On a mule and donkey, it is imperative that the back cinch be the tightest and the front be snug to accommodate the A-shaped shoulders. This is the opposite of a horse because of the way a horse’s shoulder is V-shaped. That is why the saddle moves forward on the mule or donkey making it necessary to keep the rear cinch the tightest. When you keep the rear cinch tight as it should be, you don’t need a billet.

The Problem with Other Saddles

You’ll find that most saddles only have one latigo because people don’t want to go to the other side and adjust it. The problem is, if your cinch is not even on each side then your saddle will move towards the side that is pulling on it the most. This makes the saddle rest unevenly and causes your mule stress.

My saddle uses four latigos to evenly balance your saddle and keep your cinches in place. Most folks are too lazy to help the mule out and they wonder why their saddle moves so much. A lot of it has to do with billets on a saddle. Latigos are almost four feet long and work properly to hold the cinches in place. They adjust evenly and smoothly. Billets are only 21 inches long and cannot evenly balance the cinch since there are only six-hole sizes to choose.

Steve Edwards Mule Saddles

I spent years with mules and have learned what they need. It is mighty important to know you do not put billets on my saddles. Your saddle won’t work right, and your animal will be uncomfortable. My saddle design is completely different from everyone else’s. My mule tree is mine, no one else uses it. It is the Steve Edwards Tree and Saddle.

I have designed the saddle with the four D-rings in the proper location to be used with my latigos. They come in brown or black nylon.

If you have any questions on latigos or anything about mules and donkeys, give me a call. I am here to help you and your animal work together in comfort and safety.

Problems Installing A Halter

What is a Rope Halter Used For?

Proper ground foundation training for your mule or donkey is imperative. The first step is the come-a-long rope, and a fully adjustable rope halter is the second step in training your mule or donkey. It’s a refined way to teach the mule how to go left, go right, backup, and stop. What I mean by refined is communication with your mule that is precise or exact.

A properly adjusted rope halter has big knots in it, one on each side of the nose, two fingers up from the nostril. When you ask your mule to go left or right, stop, or backup, you put pressure on the knots on the halter with the lead rope.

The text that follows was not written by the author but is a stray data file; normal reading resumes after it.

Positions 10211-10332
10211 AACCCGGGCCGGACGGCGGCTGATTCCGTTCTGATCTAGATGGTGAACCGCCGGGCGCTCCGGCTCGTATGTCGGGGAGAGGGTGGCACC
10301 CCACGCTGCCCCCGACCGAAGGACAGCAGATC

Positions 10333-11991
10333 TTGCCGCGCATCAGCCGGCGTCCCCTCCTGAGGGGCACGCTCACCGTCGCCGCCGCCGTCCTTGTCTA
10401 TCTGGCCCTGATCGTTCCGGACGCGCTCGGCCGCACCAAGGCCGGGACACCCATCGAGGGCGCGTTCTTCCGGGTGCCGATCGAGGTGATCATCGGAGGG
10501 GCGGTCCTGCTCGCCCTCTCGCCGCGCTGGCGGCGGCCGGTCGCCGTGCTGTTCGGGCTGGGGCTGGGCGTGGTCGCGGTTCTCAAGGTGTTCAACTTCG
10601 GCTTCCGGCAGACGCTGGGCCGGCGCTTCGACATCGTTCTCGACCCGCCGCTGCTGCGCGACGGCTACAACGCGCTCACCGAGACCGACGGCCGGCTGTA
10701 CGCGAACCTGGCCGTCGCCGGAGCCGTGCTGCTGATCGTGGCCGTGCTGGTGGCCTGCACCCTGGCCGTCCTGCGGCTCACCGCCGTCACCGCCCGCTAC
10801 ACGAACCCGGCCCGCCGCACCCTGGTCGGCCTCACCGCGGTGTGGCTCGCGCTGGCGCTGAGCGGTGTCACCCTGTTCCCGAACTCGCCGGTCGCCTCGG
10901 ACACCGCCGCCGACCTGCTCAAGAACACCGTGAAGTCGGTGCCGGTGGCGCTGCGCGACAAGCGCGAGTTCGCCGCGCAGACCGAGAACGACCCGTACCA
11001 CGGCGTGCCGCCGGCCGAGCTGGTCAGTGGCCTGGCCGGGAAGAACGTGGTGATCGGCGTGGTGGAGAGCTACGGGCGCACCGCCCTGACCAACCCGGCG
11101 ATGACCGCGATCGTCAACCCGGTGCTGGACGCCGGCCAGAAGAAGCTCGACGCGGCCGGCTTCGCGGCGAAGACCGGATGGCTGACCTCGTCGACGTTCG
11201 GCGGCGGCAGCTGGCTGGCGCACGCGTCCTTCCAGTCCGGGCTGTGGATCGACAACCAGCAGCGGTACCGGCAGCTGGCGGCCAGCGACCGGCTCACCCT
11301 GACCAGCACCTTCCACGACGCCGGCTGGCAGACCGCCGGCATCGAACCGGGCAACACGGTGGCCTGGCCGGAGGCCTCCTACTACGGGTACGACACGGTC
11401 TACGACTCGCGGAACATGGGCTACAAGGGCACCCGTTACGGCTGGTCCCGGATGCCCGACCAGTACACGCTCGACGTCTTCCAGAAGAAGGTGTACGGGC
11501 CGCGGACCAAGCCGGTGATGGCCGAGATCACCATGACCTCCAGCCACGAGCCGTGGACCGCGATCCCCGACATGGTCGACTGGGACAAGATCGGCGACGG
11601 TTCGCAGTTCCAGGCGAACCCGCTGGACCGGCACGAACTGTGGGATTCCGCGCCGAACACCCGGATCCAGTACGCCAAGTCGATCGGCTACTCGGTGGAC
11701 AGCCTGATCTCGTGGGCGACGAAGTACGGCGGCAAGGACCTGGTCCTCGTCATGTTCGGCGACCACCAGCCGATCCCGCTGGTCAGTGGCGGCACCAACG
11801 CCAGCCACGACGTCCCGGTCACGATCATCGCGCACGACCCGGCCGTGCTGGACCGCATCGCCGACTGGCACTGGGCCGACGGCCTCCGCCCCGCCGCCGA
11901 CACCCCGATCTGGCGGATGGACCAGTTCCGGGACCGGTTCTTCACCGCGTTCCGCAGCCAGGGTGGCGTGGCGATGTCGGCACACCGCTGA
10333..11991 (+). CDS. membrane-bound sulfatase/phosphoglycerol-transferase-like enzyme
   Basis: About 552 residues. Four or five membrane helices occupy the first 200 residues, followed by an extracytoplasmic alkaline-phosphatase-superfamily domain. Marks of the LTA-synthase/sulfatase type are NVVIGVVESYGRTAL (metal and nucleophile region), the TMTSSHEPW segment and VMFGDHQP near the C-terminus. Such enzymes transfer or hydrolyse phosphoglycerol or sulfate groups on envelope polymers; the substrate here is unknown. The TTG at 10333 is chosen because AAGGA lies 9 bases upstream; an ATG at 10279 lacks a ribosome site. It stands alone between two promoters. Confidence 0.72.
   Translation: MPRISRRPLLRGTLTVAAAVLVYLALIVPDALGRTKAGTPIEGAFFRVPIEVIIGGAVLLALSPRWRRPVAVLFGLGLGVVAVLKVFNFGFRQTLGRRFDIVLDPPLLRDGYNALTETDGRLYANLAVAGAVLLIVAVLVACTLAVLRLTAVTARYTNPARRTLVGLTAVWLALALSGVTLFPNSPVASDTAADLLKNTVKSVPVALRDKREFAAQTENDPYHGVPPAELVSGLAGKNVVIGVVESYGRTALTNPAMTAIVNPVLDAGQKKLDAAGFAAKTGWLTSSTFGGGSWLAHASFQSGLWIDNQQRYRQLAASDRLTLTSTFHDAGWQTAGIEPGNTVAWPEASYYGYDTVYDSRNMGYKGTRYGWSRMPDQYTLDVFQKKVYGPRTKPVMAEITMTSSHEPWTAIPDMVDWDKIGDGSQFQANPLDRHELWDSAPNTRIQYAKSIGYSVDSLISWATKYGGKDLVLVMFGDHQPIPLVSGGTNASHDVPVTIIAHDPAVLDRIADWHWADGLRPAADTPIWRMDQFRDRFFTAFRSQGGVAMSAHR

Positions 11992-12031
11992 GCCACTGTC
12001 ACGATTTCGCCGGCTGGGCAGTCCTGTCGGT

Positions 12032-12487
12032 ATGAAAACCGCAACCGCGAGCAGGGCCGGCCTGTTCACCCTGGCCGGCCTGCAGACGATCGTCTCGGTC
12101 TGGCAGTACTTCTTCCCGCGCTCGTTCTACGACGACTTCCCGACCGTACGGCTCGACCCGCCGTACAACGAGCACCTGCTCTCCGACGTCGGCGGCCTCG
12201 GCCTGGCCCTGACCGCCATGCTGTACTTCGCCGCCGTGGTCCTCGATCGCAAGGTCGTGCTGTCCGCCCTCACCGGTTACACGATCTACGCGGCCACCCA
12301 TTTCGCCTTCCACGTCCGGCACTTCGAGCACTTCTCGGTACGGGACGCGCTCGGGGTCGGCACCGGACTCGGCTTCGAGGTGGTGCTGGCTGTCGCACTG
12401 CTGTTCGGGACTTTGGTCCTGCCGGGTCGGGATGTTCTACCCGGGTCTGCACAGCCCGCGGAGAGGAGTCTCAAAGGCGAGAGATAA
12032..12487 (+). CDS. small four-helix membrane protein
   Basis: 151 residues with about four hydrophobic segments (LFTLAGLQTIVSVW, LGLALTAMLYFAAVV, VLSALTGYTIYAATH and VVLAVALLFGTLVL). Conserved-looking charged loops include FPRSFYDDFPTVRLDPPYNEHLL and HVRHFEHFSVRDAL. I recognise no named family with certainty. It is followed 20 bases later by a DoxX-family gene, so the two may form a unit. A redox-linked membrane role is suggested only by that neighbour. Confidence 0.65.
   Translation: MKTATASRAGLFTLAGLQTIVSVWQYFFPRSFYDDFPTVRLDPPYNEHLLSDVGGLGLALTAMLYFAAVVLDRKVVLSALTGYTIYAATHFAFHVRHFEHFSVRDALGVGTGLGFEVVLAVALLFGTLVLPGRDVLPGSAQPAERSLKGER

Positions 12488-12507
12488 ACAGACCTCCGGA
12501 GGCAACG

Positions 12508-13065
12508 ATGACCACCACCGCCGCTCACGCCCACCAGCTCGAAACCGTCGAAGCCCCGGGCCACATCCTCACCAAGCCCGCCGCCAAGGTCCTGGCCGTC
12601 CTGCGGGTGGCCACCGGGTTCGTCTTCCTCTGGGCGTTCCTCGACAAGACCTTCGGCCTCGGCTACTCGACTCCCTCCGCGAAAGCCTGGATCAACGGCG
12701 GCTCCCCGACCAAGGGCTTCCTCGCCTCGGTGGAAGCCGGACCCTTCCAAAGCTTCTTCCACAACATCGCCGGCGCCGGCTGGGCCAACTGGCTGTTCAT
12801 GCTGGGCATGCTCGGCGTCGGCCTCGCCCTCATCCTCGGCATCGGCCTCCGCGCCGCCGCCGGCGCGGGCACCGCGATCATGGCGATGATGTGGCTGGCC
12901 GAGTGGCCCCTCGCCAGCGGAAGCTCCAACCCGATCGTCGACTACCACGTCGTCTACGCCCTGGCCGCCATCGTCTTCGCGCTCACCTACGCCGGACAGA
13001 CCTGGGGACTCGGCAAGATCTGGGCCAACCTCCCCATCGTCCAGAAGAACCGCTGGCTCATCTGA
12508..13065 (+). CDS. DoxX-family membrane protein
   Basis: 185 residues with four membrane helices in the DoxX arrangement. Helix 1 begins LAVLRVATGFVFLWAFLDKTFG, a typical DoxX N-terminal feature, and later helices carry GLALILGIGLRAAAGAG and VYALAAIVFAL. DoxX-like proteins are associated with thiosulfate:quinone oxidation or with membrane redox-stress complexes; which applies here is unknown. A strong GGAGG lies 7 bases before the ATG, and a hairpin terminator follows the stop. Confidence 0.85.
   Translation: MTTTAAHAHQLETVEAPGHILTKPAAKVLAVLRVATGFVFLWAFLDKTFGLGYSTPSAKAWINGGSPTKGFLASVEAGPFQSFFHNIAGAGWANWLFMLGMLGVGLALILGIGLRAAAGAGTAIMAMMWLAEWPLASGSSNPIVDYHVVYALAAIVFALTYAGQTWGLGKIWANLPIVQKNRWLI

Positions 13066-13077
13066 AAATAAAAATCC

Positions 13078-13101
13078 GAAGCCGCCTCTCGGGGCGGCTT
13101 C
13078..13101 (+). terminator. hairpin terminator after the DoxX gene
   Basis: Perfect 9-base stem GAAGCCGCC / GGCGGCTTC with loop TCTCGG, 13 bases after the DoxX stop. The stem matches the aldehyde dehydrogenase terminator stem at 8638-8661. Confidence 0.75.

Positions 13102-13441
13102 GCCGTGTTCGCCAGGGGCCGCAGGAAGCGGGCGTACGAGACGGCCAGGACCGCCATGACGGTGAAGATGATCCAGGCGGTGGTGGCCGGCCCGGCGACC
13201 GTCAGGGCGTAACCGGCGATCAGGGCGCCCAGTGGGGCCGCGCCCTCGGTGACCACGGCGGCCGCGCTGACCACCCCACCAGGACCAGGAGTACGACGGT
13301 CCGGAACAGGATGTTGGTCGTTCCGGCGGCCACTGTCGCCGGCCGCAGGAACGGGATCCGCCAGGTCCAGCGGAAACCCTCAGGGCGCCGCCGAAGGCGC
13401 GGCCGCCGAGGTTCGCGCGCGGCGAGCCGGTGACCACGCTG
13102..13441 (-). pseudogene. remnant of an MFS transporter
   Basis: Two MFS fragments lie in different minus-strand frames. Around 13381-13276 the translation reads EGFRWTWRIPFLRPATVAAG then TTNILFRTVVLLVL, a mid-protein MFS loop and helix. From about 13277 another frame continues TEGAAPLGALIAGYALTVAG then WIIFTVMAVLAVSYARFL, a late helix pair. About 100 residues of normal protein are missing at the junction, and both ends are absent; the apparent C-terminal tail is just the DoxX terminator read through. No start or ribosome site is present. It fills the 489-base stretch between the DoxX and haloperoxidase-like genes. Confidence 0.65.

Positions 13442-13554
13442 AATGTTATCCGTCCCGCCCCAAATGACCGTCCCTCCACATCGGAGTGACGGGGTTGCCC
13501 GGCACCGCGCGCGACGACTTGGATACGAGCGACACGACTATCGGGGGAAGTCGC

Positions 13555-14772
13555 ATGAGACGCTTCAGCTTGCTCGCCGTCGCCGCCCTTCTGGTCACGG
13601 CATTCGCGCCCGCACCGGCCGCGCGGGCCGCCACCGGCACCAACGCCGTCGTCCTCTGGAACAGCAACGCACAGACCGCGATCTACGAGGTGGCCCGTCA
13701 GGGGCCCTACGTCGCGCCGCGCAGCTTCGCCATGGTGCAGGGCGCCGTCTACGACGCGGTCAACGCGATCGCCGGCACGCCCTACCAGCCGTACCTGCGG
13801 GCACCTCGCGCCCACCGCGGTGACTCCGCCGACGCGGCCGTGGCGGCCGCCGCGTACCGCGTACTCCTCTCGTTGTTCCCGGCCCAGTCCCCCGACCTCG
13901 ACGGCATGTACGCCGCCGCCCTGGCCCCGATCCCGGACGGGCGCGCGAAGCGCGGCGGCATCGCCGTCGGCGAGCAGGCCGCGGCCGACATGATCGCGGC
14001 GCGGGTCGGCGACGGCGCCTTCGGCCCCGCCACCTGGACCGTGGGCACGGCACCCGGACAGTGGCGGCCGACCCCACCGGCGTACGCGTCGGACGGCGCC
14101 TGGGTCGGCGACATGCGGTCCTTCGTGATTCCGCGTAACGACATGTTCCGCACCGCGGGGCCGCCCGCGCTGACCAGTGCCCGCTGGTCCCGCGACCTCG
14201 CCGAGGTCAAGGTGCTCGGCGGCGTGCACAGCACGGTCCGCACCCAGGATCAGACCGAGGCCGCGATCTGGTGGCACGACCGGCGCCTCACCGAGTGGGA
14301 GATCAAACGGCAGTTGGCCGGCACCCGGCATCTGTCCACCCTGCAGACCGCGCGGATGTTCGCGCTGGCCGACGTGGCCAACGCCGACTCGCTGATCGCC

Get your mule to back up using a halter

To train your mule to back up, you’re going to start by putting constant pressure on the halter with the lead rope pointing to your chest. The mule is starting to get uncomfortable and is trying to figure out what it can do to get this pressure off his nose.

Well, at first, he will try to stick his nose up in the air, then he will try to take his nose to the right and to the left, but the constant pressure from your hand to the lead rope pointing at your chest says to the mule, “you need to think about this.”

Pretty soon the mule thinks, “if I put my nose up, I can’t take the pressure off, if I take my nose to the right or to the left, I can’t take the pressure off, what happens if I drop my head?”

When he drops his head, he takes the pressure off his nose, and that’s the mule’s first step to understanding when both knots are on the nose and a small amount of pressure is there that the mule, the donkey needs to back up.

So, when he drops his head the pressure comes off the nose, you relax your lead rope for the count of 5, then you put pressure back on the lead rope again. The mule is thinking, “ok if I try to go up or down, right or left I don’t get anywhere, but if I drop my head, you let go of the lead rope and I will be comfortable.”

So, he tries that. He drops his head, nothing happens. You still have constant pressure on the lead rope. Then the mule all of a sudden moves a foot backwards. When he does that, immediately release the lead rope. Now, the mule knows that going right, going left, sticking the nose up creates more discomfort.